Short film. Based on award winning story by LGBT fiction pioneer Richard Hall.

Keeping Up with Calamity

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Calamity: The Many Lives of Calamity Jane
by Karen R. Jones
Yale University Press. 303 pages, $28.

 

WHEN ONE THINKS of famous women of the Wild West, the list is fairly short, but Calamity Jane is likely to be among the top names that come to mind. In Karen R. Jones’ exhaustive and provocative biography, it becomes abundantly clear why her subject is so well known. Calamity Jane was a legend in her own time: a tall-tale-telling, gun-toting, danger-loving western woman, a friend of Wild Bill Hickok, and a performer in Wild West shows in her later life. And yet, there are holes in this iconic story.

            Born on May 1, 1852—or was it in 1856, as recorded in some documents?—Martha Jane Canary was the first child of a Missouri “gambler and a ‘woman of the lowest grade,’” writes author Jones. Canary’s father seems to have tried, at least at first, to maintain a small amount of respectability, but his wife was a “firebrand” who liked to drink, cuss, and wear “gaudy dress.” Jones says that for this and various other, similarly eccentric patterns of behavior, the whole family was the subject of gossip for the locals, some of whom claimed to have remembered them decades later, long after the Canarys had left Missouri to try their luck in Montana.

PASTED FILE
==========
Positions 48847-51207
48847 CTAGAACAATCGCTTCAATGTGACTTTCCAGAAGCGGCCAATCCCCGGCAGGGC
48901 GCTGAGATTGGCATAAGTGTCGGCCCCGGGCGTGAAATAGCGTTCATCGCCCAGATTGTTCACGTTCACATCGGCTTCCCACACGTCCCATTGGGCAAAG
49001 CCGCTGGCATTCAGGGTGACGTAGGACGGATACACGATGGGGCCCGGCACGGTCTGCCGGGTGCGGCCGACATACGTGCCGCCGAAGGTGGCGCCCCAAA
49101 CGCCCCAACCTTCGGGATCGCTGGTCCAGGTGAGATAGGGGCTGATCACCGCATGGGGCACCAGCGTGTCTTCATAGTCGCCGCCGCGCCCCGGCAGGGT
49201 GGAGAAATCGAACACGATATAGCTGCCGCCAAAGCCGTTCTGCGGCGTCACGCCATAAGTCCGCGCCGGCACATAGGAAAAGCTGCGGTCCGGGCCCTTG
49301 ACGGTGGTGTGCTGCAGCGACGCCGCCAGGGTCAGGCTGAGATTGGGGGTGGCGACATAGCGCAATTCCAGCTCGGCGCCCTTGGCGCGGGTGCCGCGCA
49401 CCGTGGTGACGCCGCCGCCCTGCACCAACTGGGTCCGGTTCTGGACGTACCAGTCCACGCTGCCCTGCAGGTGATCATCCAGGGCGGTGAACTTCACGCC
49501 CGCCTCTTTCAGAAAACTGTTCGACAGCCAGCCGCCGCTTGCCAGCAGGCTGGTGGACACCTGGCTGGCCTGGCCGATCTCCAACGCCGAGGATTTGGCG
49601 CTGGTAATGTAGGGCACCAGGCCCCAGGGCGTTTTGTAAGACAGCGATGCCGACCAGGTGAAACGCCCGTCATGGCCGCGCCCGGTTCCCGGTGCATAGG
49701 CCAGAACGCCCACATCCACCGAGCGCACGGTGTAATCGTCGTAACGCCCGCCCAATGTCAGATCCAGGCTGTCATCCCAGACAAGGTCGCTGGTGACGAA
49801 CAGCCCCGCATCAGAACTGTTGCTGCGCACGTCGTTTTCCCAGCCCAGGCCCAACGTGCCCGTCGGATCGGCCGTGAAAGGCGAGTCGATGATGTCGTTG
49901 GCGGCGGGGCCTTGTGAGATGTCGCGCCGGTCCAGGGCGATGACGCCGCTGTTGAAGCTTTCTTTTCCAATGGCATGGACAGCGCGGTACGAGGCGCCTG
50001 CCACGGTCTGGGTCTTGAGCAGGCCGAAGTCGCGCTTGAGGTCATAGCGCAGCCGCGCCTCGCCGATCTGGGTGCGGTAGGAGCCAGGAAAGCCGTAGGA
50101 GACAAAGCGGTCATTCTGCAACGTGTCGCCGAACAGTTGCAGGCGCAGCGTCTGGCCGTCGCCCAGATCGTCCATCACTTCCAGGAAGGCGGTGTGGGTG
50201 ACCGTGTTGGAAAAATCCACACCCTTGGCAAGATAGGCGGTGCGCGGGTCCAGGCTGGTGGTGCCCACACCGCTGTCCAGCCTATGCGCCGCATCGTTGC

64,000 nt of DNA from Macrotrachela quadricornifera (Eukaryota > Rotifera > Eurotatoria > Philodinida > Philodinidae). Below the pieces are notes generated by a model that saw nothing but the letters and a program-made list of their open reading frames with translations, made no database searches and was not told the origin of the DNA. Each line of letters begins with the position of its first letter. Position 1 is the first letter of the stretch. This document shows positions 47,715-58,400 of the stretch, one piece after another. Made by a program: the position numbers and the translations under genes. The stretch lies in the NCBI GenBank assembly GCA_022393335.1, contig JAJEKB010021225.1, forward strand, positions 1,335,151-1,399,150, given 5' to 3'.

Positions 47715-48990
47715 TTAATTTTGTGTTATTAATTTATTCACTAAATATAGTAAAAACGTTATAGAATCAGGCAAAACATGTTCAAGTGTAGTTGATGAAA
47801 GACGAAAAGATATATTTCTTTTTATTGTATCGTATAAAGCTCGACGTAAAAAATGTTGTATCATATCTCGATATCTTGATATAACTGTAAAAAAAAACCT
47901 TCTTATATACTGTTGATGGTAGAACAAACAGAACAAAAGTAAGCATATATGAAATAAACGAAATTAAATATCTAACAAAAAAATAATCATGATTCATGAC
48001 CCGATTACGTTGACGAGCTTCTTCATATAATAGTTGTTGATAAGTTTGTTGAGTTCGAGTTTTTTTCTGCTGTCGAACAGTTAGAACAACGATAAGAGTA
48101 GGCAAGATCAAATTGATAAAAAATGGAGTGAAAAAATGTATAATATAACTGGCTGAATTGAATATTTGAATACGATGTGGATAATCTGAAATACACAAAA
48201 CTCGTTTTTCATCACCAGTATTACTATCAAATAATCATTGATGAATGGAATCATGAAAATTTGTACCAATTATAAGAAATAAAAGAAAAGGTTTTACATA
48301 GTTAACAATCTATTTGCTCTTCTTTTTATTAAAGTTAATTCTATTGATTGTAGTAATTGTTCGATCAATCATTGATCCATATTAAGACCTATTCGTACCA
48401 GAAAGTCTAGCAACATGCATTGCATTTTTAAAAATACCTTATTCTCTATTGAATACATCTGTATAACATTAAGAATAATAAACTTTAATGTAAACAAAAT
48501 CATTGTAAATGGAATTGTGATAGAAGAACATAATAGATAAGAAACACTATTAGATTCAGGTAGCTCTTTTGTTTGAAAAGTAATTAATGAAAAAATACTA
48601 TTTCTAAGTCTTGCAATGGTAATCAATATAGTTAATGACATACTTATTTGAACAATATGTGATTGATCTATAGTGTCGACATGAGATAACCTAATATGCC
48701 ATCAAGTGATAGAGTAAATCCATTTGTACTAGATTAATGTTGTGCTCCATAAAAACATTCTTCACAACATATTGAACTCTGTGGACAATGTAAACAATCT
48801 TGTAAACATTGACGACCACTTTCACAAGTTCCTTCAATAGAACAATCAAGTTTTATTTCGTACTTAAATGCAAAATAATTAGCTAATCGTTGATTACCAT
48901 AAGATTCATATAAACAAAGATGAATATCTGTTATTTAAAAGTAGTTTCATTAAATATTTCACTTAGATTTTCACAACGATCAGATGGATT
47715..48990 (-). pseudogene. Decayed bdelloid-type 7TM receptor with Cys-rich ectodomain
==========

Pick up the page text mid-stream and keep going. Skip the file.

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Terri Schlichenmeyer is a freelance writer based in Wisconsin.

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